Participation in HRAs is often accompanied by a financial incentive such as a reduction in an employee’s health-care contribution. Last year NCR held a raffle-type drawing for participants, but this year it may make contributions to a flexible spending account to help boost participation. Kriner predicts it will increase to 40 or 50 percent.
Cynthia Burghard, a research director at Gartner specializing in medical management, says that incentives are the key to large-scale adoption of HRAs. "We still have a huge population that is obese, that smokes and drinks too much. I think you have to build in a financial incentive to get employees to use the HRAs and stay in disease-management programs," she says. At Coors Brewing Co. in Golden, Colorado, employees receive $100 when they complete the Checkpoint program, which includes an in-person screening and an online health-risk assessment from the Mayo Clinic Custom e-Health Package. For those who complete wellness programs, such as smoking cessation or weight management, incentives are customized. "Employees pay $50 for the smoking-cessation program, but if they are smoke-free 12 weeks after their quit date, we give them back $100," says Colleen Reilly Perkins, manager of health and productivity at Coors.
Information from HRAs is usually aggregated and given to management at regular intervals throughout the year. Harsha says it’s rare that anyone in the industry would ever receive information about an individual employee. At Coors, the majority of participants in its Checkpoint program agreed to release information to the wellness staff for use in customizing intervention programs. "But the information would never be released to Coors management," Reilly Perkins says. Despite these assurances and prevailing HIPAA regulations, privacy concerns are real.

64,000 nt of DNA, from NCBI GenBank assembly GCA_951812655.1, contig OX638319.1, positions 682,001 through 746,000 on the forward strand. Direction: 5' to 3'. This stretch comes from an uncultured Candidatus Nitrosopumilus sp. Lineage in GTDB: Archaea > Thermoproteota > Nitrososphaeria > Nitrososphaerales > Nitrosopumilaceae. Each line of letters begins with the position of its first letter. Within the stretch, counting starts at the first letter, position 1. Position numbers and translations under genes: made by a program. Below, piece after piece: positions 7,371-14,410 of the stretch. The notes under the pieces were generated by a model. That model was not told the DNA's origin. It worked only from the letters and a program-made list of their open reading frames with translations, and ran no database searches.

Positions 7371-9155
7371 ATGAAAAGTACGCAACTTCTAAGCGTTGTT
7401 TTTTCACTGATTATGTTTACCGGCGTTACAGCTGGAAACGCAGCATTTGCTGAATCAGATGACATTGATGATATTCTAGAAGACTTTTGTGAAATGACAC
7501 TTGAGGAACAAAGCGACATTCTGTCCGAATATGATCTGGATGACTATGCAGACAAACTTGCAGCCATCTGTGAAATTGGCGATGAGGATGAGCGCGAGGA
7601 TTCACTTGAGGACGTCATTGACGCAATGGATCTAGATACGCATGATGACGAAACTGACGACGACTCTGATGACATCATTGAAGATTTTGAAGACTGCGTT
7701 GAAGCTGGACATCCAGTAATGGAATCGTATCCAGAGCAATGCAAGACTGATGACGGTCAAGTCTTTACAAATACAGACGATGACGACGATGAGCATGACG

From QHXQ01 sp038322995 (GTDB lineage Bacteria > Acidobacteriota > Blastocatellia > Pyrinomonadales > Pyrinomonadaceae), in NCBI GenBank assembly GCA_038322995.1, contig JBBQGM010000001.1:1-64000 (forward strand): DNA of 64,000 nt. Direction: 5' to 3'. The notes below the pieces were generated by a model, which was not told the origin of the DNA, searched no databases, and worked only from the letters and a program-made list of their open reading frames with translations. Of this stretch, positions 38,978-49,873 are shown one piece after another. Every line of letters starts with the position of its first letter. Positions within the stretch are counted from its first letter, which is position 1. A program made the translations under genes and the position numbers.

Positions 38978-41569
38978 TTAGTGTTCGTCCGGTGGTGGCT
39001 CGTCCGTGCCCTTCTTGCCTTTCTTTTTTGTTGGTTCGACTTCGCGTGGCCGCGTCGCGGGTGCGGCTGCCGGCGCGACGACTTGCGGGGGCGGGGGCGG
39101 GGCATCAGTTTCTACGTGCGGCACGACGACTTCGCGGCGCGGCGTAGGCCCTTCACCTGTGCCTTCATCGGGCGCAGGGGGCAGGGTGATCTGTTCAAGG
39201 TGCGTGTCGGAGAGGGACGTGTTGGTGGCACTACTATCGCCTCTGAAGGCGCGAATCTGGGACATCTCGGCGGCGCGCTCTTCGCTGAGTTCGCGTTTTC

"People are concerned that personal information could be hacked into. That anxiety is heightened because of a tight economy. Even though it’s against the law to lay someone off because of a health condition, that doesn’t mean it doesn’t happen."
Burghard says Gartner’s most recent consumer survey, which asked questions about a variety of technology-related issues, showed high anxiety associated with having health-care information on the Web. "People are concerned that personal information could be hacked into," she says. "That anxiety is heightened because of a tight economy. Even though it’s against the law to lay someone off because of a health condition, that doesn’t mean it doesn’t happen."
Beth Givens, director of the Privacy Rights Clearinghouse, a nonprofit consumer-advocacy organization in San Diego, says the issue is a real one. "Here is information about some employees with conditions that are costing the company a lot of money, and here is this compilation of sensitive data," Givens says. "It creates a temptation for employers to try to access that data."
Thus far, Kriner has gotten few negative comments at NCR about the assessment and seen little concern among employees about privacy. Most seem willing to embrace health-improvement strategies and assessments, he says. Stephanie Pronk, senior consultant in the group health-care practice at Watson Wyatt Worldwide, says that acceptance and the increasing prevalence of HRAs are part of a continuing shift in the consumer mind-set toward taking more responsibility for personal health and health care. "Employers have often exhausted their options--such as trying different plan designs--to reduce health-care costs," Pronk says. "Their employees know this isn’t a silver bullet, but it’s one strategy. There’s not much else left to do."
Workforce Management, August 2003, pp. 83-84 -- Subscribe Now!